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Erica Scharrer - University of Massachusetts Amherst. Amherst, MA, US

Erica Scharrer

Professor of Communication | University of Massachusetts Amherst


Erica Scharrer is an expert in the study of media content, opinions of media, media effects and media literacy.

Expertise (5)

Media and Children

Media Literacy

Media Effects

Opinions of Media

Media Content


Erica Scharrer is an expert in the study of media content, opinions of media, media effects, and media literacy, particularly regarding gender and/or aggression.

She has a particular interest in the role of media in the lives of children and adolescents, and how young people respond to media literacy education.

Social Media






How Screen Time Affects Child Brain Development and Health | Connecting Point | July 17, 2018 Erica Scharrer Supports the Fund Our Future Campaign and the Cherish Act


Education (3)

Syracuse University: Ph.D., Mass Communication

Syracuse University: M.A., Public Communication Studies

SUNY Geneseo: B.A., Communication

Select Recent Media Coverage (2)

Getting Answers: social media impact on teenager’s mental health

Western Mass News  tv


Growing research is alarming and studies show high levels of social media use are associated with increased depression, especially among middle and high school students. “The statistics are pretty clear and they are quite startling that depression is on the rise among adolescents in the U.S. and elsewhere, especially adolescent girls,” said UMass Communications Professor Dr. Erica Scharrer. Scharrer conducts research specific to the role that media has in the lives of children and adolescents.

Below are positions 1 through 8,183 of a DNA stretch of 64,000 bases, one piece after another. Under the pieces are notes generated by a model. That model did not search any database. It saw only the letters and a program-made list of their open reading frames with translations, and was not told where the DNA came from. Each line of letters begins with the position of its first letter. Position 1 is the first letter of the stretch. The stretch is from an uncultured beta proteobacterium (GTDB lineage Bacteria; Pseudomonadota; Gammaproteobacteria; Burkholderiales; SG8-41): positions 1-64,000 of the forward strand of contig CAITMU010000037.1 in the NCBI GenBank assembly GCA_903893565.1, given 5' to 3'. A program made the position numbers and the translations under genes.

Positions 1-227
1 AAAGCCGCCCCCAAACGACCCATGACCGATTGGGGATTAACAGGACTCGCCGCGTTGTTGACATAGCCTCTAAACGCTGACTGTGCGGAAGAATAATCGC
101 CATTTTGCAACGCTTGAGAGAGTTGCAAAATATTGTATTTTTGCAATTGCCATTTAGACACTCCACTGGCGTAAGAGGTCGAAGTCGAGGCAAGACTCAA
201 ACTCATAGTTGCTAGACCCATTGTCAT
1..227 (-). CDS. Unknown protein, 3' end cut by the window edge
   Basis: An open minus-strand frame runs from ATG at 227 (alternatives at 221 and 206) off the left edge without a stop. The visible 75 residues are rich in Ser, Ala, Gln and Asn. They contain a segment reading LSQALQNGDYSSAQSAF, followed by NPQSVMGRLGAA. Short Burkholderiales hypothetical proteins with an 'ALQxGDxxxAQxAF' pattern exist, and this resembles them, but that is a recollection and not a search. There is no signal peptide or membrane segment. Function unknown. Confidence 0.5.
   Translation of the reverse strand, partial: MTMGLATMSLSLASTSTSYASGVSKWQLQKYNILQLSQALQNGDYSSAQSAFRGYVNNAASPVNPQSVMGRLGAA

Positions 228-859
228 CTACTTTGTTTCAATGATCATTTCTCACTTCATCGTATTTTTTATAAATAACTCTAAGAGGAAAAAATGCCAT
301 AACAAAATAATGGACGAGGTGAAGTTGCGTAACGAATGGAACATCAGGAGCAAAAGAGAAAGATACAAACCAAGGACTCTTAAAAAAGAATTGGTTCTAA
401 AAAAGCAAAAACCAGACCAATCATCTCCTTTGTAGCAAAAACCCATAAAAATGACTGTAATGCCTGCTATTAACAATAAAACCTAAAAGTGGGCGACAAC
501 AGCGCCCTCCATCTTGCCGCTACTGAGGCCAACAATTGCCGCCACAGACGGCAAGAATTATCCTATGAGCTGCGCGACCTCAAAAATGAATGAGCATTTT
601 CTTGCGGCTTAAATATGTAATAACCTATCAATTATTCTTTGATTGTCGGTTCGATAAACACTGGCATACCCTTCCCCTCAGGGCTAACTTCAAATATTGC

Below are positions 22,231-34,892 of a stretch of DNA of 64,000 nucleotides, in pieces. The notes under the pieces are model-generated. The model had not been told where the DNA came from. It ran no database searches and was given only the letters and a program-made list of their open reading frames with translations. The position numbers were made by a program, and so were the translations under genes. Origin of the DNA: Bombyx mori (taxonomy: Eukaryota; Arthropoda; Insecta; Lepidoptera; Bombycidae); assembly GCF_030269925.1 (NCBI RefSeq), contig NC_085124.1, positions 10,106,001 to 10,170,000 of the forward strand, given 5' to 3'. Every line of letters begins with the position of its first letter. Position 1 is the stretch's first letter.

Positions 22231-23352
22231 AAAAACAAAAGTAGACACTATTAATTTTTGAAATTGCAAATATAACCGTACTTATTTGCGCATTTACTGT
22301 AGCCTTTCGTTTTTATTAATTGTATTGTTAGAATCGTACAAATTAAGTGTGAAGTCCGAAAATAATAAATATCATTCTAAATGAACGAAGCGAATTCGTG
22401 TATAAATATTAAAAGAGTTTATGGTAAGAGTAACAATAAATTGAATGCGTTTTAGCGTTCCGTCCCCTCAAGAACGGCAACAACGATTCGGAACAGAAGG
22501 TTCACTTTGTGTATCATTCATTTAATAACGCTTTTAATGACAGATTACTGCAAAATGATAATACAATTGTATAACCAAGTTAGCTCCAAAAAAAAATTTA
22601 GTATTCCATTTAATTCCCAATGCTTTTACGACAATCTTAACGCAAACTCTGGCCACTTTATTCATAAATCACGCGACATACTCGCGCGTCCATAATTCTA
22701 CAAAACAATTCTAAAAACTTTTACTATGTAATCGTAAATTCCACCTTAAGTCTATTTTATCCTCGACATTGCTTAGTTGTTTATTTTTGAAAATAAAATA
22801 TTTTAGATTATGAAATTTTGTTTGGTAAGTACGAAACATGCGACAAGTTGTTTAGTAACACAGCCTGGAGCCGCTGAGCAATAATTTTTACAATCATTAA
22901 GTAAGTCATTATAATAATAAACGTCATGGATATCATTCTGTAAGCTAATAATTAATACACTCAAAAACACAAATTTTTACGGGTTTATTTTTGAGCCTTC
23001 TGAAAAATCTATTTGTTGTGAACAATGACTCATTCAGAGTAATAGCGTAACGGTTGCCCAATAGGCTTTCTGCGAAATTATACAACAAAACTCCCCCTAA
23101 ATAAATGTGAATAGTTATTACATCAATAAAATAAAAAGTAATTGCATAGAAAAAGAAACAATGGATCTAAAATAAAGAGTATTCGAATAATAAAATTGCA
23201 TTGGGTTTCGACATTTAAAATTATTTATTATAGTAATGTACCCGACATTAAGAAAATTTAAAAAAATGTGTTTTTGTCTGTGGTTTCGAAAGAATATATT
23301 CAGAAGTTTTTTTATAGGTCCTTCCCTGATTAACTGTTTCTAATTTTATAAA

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Sitcom dads are getting dumber

The Week  online


Scharrer's study examined TV dads' interactions with their kids in 34 sitcoms that aired between 1980 and 2017 and found that the more recent the show, the less likely it was to feature the fathers doing much actual parenting. And when they did, these scenes were more likely to depict sitcom dads' parenting as foolish — "showing poor judgment, being incompetent, or acting childishly," Scharrer explains at The Conversation.

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Select Publications (6)

Early adolescents’ views of gender on YouTube in the context of a critical media literacy program

The Communication Review

2023 YouTube is popular among early adolescents who engage with the platform, in part, to explore and express their identity. Yet very little is known about the ways in which early adolescents approach representation and identity expression on YouTube with a critical lens. This qualitative study details an in-school media literacy program conducted with a sample of 54 sixth graders (ages 11 and 12) from a public elementary school in New England, USA, on the topic of gender and media.

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Children are bombarded with violence in the news – here’s how to help them cope

The Conversation

Nicole Martens and Erica Scharrer


"In an era of 24-hour news coverage, it is likely that children will come across disturbing news content. For some kids, this exposure is deliberate. Teenagers report that they find it important to follow current events. And more than half of teens get their news from social media and slightly fewer get their news from YouTube."